In this article by James Singleton, author of the book,ASP.NET Core 1.0 High Performance,sheds some light on how to improve the performance of your web application by profiling and testing it. In this article, we will cover writing automated tests to monitor performance along with adding these to aContinuous Integration(CI) and deployment system by constantly checking for regressions.
(For more resources related to this topic, see here.)
Profiling and measurement
It's impossible to overstate how important profiling, measuring, and analyzingreliable evidence is, especially when dealing with web application performance. Maybe you used Glimpseor MiniProfilerto provide insights into the running of your web application;or perhaps, you are familiar with the Visual Studio diagnostics tools and the Application InsightsSoftware Development Kit (SDK).
There's another tool that's worth mentioning and that's the Prefix profiler, which you can get at prefix.io.Prefix is a free, web‑based,ASP.NET profiler thatsupports ASP.NET Core. However, it doesn't yet support .NET Core (although this is planned),so you'll need to run ASP.NETCore on .NET Framework 4.6, for now. There's a live demo on their website (at demo.prefix.io) if you want to quickly check it out.
You may also want to look at the PerfView performance analysis tool from Microsoft, which is used in the development of .NET Core. You can download PerfView from https://www.microsoft.com/en-us/download/details.aspx?id=28567, as a ZIP file that you can just extract and run. It is useful to analyze the memory of .NET applications among other things.
You can use PerfView for many debugging activities, for example, to snapshot the heap or force GC runs. We don't have space for a detailed walkthrough here, but the included instructions are good, and there blogs on MSDN with guides and many video tutorials on Channel 9 at channel9.msdn.com/Series/PerfView-Tutorial if you need more information.Sysinternals tools (technet.microsoft.com/sysinternals) can also be helpful, but as they are not focused on .NET, they are less useful in this context.
While tools such as these are great, what would be even better is building performance monitoring into your development workflow. Automate everything that you can and make performance checks transparent, routine, and run by default.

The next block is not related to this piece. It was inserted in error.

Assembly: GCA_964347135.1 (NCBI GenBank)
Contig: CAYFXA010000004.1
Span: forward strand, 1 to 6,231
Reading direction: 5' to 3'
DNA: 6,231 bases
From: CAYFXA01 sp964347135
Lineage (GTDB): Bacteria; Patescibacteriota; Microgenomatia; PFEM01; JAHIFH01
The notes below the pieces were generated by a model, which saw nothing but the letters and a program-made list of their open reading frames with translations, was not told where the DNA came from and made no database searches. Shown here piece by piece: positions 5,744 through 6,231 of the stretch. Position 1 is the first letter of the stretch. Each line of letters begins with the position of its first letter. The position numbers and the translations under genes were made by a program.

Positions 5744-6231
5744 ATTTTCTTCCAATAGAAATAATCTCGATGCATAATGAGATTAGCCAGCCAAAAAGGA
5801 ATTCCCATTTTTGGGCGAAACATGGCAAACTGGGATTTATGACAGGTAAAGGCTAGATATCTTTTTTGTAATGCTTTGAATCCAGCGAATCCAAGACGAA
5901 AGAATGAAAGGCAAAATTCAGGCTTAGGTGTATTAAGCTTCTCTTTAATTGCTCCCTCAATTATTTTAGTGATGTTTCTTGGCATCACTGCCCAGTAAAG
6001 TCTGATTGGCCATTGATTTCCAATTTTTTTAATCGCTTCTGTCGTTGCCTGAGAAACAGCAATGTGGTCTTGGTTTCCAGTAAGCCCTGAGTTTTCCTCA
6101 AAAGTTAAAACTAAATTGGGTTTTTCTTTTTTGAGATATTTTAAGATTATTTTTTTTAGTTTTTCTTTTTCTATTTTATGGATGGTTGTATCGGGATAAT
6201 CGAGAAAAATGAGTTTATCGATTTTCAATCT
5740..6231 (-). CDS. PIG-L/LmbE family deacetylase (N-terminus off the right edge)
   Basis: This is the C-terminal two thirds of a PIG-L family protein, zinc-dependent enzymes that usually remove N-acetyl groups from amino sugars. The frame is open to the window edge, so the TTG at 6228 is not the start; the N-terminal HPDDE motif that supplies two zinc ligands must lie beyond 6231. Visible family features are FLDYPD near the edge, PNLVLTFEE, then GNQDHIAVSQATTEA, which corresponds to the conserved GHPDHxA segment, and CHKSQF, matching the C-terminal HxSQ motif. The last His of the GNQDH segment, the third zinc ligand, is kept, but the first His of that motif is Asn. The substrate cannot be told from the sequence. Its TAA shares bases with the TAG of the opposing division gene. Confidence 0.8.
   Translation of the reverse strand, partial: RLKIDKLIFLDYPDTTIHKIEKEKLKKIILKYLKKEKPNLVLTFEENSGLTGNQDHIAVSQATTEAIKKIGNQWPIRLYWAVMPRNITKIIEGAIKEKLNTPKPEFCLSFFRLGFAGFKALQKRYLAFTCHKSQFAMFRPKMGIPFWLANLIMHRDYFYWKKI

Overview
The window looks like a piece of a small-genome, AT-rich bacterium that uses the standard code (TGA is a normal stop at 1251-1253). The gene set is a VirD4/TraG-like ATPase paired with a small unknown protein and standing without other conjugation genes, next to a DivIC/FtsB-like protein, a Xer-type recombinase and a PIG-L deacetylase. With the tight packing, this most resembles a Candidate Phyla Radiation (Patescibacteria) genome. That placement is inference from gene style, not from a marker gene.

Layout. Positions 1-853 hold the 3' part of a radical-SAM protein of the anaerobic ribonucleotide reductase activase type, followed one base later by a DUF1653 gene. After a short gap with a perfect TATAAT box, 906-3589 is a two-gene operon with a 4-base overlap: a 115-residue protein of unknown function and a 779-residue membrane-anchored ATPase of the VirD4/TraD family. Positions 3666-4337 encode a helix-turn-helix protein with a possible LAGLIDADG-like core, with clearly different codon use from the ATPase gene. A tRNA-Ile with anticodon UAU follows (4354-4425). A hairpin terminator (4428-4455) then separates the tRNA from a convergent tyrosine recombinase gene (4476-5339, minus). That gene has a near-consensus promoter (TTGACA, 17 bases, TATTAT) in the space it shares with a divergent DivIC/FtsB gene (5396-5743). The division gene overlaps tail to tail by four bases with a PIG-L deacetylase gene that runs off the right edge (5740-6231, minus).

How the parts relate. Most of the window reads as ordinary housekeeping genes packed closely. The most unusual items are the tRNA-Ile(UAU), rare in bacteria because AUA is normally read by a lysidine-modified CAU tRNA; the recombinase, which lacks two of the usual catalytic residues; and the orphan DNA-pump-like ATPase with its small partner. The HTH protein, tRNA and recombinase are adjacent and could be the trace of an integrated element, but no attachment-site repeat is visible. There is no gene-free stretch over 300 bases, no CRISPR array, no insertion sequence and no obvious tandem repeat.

Manual processes are bad becausesteps can be skipped and errors can easily be made. You wouldn't dream of developing software by e-mailing files around or editing code directly on a production server, so why not automate your performance tests too?
Change control processes exist to ensure consistency and reduce errors. This is why using a Source Control Management (SCM) system, such as git or Team Foundation Server (TFS) is essential. It's also extremely useful to have a build server and perform Continuous Integration(CI) or even fully automated deployments.
If the code that is deployed in production differs from what you have on your local workstation, then you have very little chance of success. This is one of the reasons why SQL Stored Procedures (SPs/sprocs) are difficult to work with,at least without rigorous version control. It's far too easy to modify an old version of an SP on a development database, accidentally revert a bug fix, and end up with a regression.If you must use sprocs, then you will need a versioning system such, as ReadyRoll (which Redgate has now acquired).
If you practice Continuous Delivery (CD),then you'll have a build server, such as JetBrains TeamCity, ThoughtWorksGoCD, orCruiseControl.NET,or a cloud service, such as AppVeyor. Perhaps, you even automating your deployments using a tool, such as Octopus Deploy, and have your own internal NuGet feeds using software such as TheMotleyFool's Klondike or a cloud service such as MyGet (which also supports npm, bower, and VSIX packages).
Bypassing processes and doing things manually will cause problems, even if you follow a script. If it can be automated, then it probably should be, and this includes testing.
As previously mentioned, the key to improving almost everything is automation. Tests thatare only run manually on developer workstations add very little value. It should of course be possible to run the tests on desktops, but this shouldn't be the official result because there's no guarantee that they will pass on a server (where the correct functioning matters more).